Sydney Festival’s circus-cabaret fusion promises to immerse its audiences in 1930s Shanghai
Moira Finucane has been Australia’s unofficial queen of burlesque and cabaret for quite a few years now, taking her own unique style across the country and around the world. But for her latest show – in which she serves as director but doesn’t perform – she’s spread her wings a little bit further and set her sights on China, with this circus-slash-nightclub, conjuring up the magic of swinging Shanghai in the 1930s.
Part of Finucane and her creative producer Douglas Hunter’s inspiration came from a bunch of lost 1930s Chinese records, which were discovered in a trunk in a Mumbai warehouse in 2003. They’re all in a style called shidaiqu, which sits somewhere between jazz and Chinese folk music; a musical metaphor for the buzzing international metropolis that Shanghai was in the ’30s.
Those melodious, seductive and brassy shidaiqu sounds are brought to life by a killer onstage band in Shànghǎi MiMi, led by musical director and pianist John McAll. There’s great work from all involved, and stunning solos from Toby Mak on trumpet and Brennan Hamilton-Smith on clarinet and saxophone.
The voice of the show – and its occasional ringmaster – is Sophie Koh, a Melbourne-based singer who grew up between New Zealand and Singapore. She tackles the vocal challenges of the show with ease; crossing from sweet and delicate Chinese folk melodies to raunchier jazz fare. She even throws in a playful version of ‘Perhaps, Perhaps, Perhaps’, which sits brilliantly alongside the shidaiqu.
There’s also wonderful work from Cameroonian dancer Simon Abbe, who shows off wild jazzy moves, tells a brief story from his life in Cameroon, and performs an achingly brilliant version of ‘Nobody Knows You When You’re Down and Out’.
But the main attraction is the Qinghai Acrobatic Troupe, from the sparsely populated Qinghai Province, located high on the Tibetan Plateau in northwestern China. They prove themselves to be extraordinarily multitalented, performing everything from high-flying silk acts to contortion, hula hooping, diabolo and juggling. And given the hugely taxing training regime they’ve been brought up with – apparently only allowed to see their families once every seven years – it’s hardly surprising that they have so many tricks up their sleeves.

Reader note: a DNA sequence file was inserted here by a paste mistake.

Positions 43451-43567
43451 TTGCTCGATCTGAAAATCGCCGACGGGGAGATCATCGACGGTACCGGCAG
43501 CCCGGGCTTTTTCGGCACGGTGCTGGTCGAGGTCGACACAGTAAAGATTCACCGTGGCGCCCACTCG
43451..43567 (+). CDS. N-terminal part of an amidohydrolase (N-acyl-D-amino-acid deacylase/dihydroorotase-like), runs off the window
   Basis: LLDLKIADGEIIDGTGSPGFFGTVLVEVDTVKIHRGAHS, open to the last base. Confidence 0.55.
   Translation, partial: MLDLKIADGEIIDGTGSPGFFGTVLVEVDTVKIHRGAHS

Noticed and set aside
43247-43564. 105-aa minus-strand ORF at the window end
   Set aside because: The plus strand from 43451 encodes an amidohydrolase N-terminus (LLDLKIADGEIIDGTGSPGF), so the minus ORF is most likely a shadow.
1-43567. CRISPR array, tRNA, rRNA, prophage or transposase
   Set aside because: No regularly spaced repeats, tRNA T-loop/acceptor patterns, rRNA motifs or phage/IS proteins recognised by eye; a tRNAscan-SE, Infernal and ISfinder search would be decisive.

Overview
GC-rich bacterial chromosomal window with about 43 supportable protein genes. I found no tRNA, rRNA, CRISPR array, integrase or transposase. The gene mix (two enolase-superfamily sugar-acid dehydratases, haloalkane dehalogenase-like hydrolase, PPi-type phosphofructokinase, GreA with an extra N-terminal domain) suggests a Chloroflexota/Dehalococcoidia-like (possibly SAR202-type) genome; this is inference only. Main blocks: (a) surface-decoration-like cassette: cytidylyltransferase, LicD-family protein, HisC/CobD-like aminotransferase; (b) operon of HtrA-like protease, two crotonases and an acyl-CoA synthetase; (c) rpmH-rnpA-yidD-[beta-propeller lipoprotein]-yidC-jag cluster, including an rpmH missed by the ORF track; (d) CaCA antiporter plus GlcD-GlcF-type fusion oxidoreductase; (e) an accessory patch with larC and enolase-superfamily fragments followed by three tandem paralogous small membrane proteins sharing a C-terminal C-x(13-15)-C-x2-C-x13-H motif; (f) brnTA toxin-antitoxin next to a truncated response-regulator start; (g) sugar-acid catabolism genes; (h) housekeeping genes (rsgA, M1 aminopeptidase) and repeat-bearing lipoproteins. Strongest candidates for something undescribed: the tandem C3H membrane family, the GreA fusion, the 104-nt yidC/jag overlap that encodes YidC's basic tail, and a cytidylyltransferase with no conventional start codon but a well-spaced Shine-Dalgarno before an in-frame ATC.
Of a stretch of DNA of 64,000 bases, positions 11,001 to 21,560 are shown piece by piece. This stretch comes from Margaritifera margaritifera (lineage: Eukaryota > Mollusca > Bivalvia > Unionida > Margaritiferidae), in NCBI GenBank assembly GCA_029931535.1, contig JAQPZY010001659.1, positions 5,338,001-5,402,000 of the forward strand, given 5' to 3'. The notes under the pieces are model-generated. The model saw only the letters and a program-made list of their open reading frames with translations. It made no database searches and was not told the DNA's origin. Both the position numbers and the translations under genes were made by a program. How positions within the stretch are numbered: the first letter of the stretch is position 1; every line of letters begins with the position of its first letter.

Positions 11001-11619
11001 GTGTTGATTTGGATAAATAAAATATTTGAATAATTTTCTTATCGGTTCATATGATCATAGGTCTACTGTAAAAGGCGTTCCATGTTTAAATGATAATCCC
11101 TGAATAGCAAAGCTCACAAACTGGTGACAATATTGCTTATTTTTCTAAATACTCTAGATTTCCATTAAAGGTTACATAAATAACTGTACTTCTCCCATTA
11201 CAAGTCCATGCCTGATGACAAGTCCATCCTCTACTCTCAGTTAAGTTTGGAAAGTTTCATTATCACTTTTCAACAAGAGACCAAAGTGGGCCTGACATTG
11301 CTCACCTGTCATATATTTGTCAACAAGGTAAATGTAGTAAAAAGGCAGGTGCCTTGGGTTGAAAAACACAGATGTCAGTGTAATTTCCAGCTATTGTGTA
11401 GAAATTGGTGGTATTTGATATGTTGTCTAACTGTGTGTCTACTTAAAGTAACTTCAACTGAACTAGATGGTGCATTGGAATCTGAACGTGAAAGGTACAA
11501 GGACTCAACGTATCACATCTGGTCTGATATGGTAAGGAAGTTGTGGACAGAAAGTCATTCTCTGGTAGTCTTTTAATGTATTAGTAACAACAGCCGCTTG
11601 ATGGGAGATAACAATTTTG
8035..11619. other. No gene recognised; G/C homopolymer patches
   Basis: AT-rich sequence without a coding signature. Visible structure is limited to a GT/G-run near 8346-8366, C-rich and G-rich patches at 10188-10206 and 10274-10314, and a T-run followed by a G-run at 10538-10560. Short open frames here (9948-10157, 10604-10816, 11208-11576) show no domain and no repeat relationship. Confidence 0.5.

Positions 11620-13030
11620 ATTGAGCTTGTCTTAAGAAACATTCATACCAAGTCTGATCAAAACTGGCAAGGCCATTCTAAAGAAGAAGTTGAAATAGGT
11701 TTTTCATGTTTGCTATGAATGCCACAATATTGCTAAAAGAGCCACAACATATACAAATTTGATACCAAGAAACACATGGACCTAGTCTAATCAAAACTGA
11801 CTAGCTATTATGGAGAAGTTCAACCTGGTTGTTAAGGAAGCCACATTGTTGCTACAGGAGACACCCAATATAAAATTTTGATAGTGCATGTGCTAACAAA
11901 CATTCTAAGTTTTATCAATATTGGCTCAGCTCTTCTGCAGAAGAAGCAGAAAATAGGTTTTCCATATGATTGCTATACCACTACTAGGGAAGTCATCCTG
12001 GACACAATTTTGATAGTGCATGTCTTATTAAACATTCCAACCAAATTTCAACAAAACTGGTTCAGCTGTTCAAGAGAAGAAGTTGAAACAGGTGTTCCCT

Eugyeene Teh’s sumptuous design has transformed the Riverside Theatre in Parramatta, and will absolutely take you to Shanghai: red lanterns hang from just about every available fitting, the first few rows of the theatre have been removed to make way for cabaret tables, and a glittering gold curtain serves as the backdrop. His costumes are equally successful, melding European and Chinese designs, with a healthy dose of sequins.
On opening night, there were still some elements that were a little shaky. Not the acrobatics themselves – which were as tightly drilled and expertly performed as you could hope – but the acrobats were still a little uneasy with the performance style. They know how to play up to the crowd, but these aren’t the type of acrobats who will easily laugh off tiny mistakes. This is the kind of show that thrives with a more devil-may-care onstage attitude.
But that’s the type of thing that’ll probably loosen up as the season continues and the troupe gets more experience in performing in this style and gauging the local audience’s response. Once it’s settled, this show will be unstoppable.